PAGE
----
Ted's teaching tips

Why do thousands of people come together to worship? Many churches in England are half empty, but in other countries churches, mosques and synagogues are packed.


Can you guess what kind of event is shown in this picture (mass worship in a large mosque)? What is a mosque (a sacred place of worship in Islam, originally based on the courtyard next to the house of the Prophet Mohammed)? How is it different from a Christian church (no singing, absence of sculptures or pictures, bare feet, prayer mats and kneeling, sexes separated)? What else do you know about mosques (minaret tower from which the muezzin, or crier, calls people to prayer five times a day; often has school attached where people can learn about the Koran)?


What do you know about different faiths such as Christianity, Islam, Judaism, Buddhism? Do they have anything in common, or are they all different (belief in a single god; there is often a major prophet and other esteemed figures from history; some shared events like miracles; a fundamental religious text such as the Bible or Koran; water may play a part in the symbolism, eg baptism, ablution)? What about people who say they are not religious - do they have no beliefs at all? Do you have to attend collective worship regularly to be religious?


What sort of religious buildings have you seen or visited which impressed you? What are the external and internal features of them (towers, figures,decoration, size, colour, images)? How do architects plan a large building for thousands of people (pillars to support massive roof; usually huge floor space and great height inside; sense of awe and serious purpose necessary)?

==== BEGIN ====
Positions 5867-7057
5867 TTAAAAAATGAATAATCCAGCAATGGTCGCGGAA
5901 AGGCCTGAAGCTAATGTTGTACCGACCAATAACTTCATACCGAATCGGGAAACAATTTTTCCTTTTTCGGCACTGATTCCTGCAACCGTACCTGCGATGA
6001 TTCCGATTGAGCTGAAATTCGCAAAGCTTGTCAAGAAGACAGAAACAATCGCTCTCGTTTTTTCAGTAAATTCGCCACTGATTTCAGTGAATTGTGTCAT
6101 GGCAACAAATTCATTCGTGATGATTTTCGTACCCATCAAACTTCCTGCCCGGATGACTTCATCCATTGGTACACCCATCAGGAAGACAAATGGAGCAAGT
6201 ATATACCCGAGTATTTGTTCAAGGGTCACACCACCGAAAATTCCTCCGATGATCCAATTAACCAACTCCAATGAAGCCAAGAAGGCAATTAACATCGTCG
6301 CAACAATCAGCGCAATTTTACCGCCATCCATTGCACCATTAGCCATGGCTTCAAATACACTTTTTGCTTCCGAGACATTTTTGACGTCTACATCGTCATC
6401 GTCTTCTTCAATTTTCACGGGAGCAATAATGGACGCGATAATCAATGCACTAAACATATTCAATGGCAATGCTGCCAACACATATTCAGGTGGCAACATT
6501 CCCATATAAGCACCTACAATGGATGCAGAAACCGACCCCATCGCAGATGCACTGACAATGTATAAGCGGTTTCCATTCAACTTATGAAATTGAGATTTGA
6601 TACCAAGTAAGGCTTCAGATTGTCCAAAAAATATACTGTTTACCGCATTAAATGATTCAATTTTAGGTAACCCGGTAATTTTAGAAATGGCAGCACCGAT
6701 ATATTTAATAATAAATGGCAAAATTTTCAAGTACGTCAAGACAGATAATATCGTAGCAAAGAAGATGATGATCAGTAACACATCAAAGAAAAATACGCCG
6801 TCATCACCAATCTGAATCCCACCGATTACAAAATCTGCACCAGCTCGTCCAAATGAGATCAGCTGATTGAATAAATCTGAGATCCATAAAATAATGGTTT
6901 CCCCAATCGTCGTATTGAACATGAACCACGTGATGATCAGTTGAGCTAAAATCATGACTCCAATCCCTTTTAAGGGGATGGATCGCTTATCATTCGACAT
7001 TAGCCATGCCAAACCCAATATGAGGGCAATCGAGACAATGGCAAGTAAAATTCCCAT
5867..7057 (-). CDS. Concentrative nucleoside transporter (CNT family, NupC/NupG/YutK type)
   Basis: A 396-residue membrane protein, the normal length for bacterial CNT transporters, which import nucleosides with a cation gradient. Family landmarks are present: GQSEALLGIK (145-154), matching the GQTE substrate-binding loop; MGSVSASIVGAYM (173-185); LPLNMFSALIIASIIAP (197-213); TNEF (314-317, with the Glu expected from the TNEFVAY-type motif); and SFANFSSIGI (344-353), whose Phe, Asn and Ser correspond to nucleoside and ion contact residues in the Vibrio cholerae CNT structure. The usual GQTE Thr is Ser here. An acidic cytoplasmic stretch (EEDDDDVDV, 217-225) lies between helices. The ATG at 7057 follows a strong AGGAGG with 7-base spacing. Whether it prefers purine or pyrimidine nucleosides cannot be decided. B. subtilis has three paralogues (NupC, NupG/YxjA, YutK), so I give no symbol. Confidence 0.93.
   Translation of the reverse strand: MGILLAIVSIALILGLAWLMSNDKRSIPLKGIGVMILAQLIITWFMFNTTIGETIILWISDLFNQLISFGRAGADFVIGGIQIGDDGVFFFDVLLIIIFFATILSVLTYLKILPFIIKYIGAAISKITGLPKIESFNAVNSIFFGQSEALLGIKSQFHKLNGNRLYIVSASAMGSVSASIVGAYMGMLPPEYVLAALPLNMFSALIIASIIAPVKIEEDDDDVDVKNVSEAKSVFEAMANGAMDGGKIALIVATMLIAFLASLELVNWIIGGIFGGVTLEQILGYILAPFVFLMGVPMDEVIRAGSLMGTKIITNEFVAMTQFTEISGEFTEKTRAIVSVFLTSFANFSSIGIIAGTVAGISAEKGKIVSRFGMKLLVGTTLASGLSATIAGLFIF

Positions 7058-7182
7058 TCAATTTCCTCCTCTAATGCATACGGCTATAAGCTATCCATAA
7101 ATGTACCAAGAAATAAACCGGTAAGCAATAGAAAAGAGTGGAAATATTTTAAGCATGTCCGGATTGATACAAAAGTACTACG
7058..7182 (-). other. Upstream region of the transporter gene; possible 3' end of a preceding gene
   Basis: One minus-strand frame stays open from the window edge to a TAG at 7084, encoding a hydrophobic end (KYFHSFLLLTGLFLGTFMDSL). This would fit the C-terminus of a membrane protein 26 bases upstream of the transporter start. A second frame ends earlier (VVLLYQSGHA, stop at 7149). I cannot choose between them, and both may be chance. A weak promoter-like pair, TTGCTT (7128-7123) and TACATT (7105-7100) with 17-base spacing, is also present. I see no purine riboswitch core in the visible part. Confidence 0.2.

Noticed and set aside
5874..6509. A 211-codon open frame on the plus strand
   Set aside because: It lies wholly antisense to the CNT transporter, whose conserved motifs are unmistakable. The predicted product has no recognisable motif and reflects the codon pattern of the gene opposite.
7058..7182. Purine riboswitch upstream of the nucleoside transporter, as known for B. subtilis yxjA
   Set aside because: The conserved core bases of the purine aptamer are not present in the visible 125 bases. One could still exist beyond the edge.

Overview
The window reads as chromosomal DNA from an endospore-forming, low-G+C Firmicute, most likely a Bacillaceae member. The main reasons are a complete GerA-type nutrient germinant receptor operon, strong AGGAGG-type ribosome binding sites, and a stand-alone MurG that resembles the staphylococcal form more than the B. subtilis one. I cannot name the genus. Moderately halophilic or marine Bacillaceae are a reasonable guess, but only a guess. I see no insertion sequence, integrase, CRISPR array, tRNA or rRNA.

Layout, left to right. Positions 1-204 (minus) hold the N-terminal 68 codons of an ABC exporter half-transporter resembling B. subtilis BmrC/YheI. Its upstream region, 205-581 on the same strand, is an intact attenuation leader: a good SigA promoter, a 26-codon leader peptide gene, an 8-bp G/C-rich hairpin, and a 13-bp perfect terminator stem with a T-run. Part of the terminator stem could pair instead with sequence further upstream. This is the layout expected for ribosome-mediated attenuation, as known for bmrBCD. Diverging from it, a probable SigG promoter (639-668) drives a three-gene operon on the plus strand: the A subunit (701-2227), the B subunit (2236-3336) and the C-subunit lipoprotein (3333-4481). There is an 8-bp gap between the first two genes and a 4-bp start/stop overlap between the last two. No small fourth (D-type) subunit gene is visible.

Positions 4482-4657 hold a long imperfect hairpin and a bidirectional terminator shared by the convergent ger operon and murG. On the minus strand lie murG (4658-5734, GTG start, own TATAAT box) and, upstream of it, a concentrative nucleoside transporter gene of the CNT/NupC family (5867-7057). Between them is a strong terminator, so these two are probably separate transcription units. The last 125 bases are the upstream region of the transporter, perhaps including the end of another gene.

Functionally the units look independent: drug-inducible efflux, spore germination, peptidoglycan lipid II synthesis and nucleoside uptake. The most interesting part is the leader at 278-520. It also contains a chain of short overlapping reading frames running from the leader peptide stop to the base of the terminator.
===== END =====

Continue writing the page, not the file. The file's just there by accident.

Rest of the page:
(a) A Martian arrives in this mosque or in a large cathedral. Explain what is happening; (b) Ask other people in the class what they know about different religions and write up your results.


Men worship separately from women in this picture. Should we have separate rather than mixed schools and classes for boys and girls?


When they are in the same school or classroom, boys and girls distract each other from learning, especially in the teenage years. There is less sexual stereotyping in single sex schools, and girls are more likely to specialise in maths and science. Single sex schools often do better academically as well. Boys and girls need time among people of the same sex in order to develop socially without fear of embarrassment.


We have to mix with everybody when we are grown up, so why segregate children at school? People who went to all-boy or all-girl schools often find adult social life difficult. Girls usually work harder and behave better than boys, and they can have a civilising influence. The only reason why some single-sex schools do better than mixed schools in exams is because many of the most selective schools are segregated.

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